Atriplex barklayana
An evergreen shrub, reaching a maximum size of 1.5 x 4 feet, that is native to Baja California.
The leaves, up to 1 inch in length, are whitish.
Hardy zones 10 to 11.

Atriplex canescens ( Fourwing Saltbush )
A long-lived, fast growing, dense, medium-sized, evergreen shrub, rarely reaching up to 7 x 15 feet, that is a widespread native to dry regions of western North America ( from eastern Washington State to Drumheller, Alberta to central North Dakota; south to northern Mexico including the Baja Peninsula ). A form found at Jericho, Utah is much more tree-like, reaching a maximum size of 15 x 18 feet. Some records include: 3 years - 6.6 x 15 feet; largest on record - trunk diameter of 10 inches. It is very deep rooted, with root known to reach 40 feet in depth though rarely over 20.
The linear leaves, up to 2 x 0.4 inches in size, are gray. It is an important plant for browsing livestock.
The natives made bread from grinding the seeds.
Hardy zones 3 to 8 ( tolerating -40 F ). It is extremely heat tolerant and very tolerant of drought, salt, sand, clay, alkaline soil and brackish water. It requires 8 to 24 inches of average yearly rainfall or equivalent. Plants may take up to 4 years to establish and speed up in growth.

* photo taken by Loren St. John @ USDA-NRCS PLANTS Database


'Marana'
A form released by the USDA that is especially well adapted to the Mediterranean climate regions of southern California with average yearly rainfall ranging from 8 to 4o inches. It is otherwise identical to the species.

* Photos courtesy of USDA NRCS.


Atriplex cinerea ( Coast Saltbush )
A dense, evergreen shrub, reaching a maximum size of 5 x 10 feet, that is native to coastal regions of southern Africa and Australia.
The leaves, up to 2 inches in length, are blue-green.
Hardy zones 9 to 10 in full sun on pure sand.

Atriplex halimus
A fast growing, spreading, evergreen shrub, reaching a maximum size of 13 x 10 feet, that is native to salt marshes of southern Europe. Some records include: 5 years - 13 feet.
The oblanceolate leaves, up to 2.5 inches in length, are silvery-white.
The greenish-white flowers are borne on spikes, up to 12 inches in length, during late summer.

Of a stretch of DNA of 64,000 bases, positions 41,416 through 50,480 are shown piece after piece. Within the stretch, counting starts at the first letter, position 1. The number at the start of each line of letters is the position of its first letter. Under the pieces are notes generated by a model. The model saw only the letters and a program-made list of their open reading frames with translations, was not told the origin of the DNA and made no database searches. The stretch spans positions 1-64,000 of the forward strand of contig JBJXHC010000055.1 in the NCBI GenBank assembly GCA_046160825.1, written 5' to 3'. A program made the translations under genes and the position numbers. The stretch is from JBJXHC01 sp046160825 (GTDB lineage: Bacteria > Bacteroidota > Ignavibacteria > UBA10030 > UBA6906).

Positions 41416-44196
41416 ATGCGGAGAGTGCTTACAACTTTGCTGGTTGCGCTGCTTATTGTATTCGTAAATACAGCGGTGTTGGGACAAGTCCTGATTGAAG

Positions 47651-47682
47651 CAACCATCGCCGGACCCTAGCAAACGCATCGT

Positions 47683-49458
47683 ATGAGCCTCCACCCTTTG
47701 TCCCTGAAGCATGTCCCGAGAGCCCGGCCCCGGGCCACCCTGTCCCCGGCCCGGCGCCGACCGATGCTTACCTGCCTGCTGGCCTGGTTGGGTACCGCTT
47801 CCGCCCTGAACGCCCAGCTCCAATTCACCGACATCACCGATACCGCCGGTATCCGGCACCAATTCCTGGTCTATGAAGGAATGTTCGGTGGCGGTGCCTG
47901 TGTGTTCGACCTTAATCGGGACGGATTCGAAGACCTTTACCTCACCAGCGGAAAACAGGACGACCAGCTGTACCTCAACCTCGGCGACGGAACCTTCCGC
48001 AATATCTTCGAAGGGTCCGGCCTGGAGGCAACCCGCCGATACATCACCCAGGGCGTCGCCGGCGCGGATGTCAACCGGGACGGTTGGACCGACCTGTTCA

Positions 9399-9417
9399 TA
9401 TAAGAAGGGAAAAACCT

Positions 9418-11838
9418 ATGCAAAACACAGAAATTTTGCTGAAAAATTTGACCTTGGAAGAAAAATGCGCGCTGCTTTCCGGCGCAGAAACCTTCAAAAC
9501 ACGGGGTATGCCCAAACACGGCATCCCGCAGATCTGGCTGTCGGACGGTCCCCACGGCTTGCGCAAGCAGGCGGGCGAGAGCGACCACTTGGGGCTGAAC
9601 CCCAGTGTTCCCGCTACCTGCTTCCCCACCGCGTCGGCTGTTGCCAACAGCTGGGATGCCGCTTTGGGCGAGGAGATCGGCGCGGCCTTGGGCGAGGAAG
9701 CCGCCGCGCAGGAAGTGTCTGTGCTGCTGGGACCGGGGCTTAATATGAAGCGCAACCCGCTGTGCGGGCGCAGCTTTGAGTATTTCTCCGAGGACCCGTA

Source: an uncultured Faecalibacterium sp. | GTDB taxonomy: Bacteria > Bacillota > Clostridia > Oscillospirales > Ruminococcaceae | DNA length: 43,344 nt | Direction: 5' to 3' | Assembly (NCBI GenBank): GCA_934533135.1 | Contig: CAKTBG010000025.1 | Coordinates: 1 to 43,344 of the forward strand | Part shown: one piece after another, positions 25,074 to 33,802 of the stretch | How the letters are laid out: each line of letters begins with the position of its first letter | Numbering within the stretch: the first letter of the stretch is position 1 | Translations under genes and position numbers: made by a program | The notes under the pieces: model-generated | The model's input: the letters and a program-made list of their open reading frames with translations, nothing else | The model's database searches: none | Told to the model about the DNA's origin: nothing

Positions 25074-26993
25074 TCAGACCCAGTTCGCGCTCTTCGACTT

Hardy zones 7 to 10.

Atriplex lentiformis ( Big Saltbush )
A moderate growing, deciduous or evergreen shrub, reaching up to 10 x 12 ( rarely over 8 ) feet, that is native to the southwestern U.S. ( from north-central California to central Nevada to southwest Utah; south to Mexico.
The ovate, triangular or oblong leaves are up to 2.5 x 1 inches in size.
The fruits provide valuable food for wildlife.
Tolerant of heat, wind, salt and alkaline soils. It requires 7 to 24 inches of average yearly rainfall.

* USDA-NRCS PLANTS Database


var 'Breweri'
A fast growing, evergreen shrub, reaching a maximum size of 12 x 15 feet, that is native to coastal California.
The foliage is deeper silvery-green than the species.
Hardy zones 6 to 10 ( tolerating as low as -20 F ). It requires 7 to 24 inches of average yearly rainfall.

'Casa'
An especially drought hardy, attractive form selected by the USDA. Fast growing, dense and upright in habit, reaching up to 12 x 12 feet.
The foliage is silvery-green.
Hardy zones 8b to 10.

* Photo courtesy of USDA NRCS.


Atriplex polycarpa ( Desert Saltbush )
An evergreen shrub, reaching a maximum size of 7 x 6 feet, that is native to the southwestern U.S. ( from central California to central Nevada to southwest Utah; south to Mexico ).
The leaves are up to 0.5 inches in length, are silvery-white.
Hardy zones 7 to 10. It is extremely tolerant of drought and alkaline soils. It is also tolerant of wet soil. It requires an average yearly rainfall of 3.5 to 10 inches.

Atriplex semibaccata
A fast growing, evergreen shrub, reaching a maximum size of 2.5 x 7 feet, that is native to Australia.
The smooth to lightly-toothed, oblong leaves, up to 1.5 inches in length, are gray-green.
Hardy zones 7 to 10. It is tolerant of salty, highly alkaline and wet soil. It requires an average yearly rainfall of 8 to 16 inches.

'Corto'
A low groundcover form, reaching just 10 inches in height. It is a USDA introduction. Hardy zones 8b to 10 ( tolerating as low as 15 F ).

* Photo courtesy of USDA NRCS.


Atriplex spinifera
A dense, evergreen shrub, reaching up to 6.5 x 6.5 feet, that is native to California.
The leaves, up to 1 inch in length, are gray.
Hardy zones 7 to 10. It requires an average yearly rainfall of 2 to 6 inches and a soil PH from 7 to 9. It is very salt tolerant and extremely drought tolerant.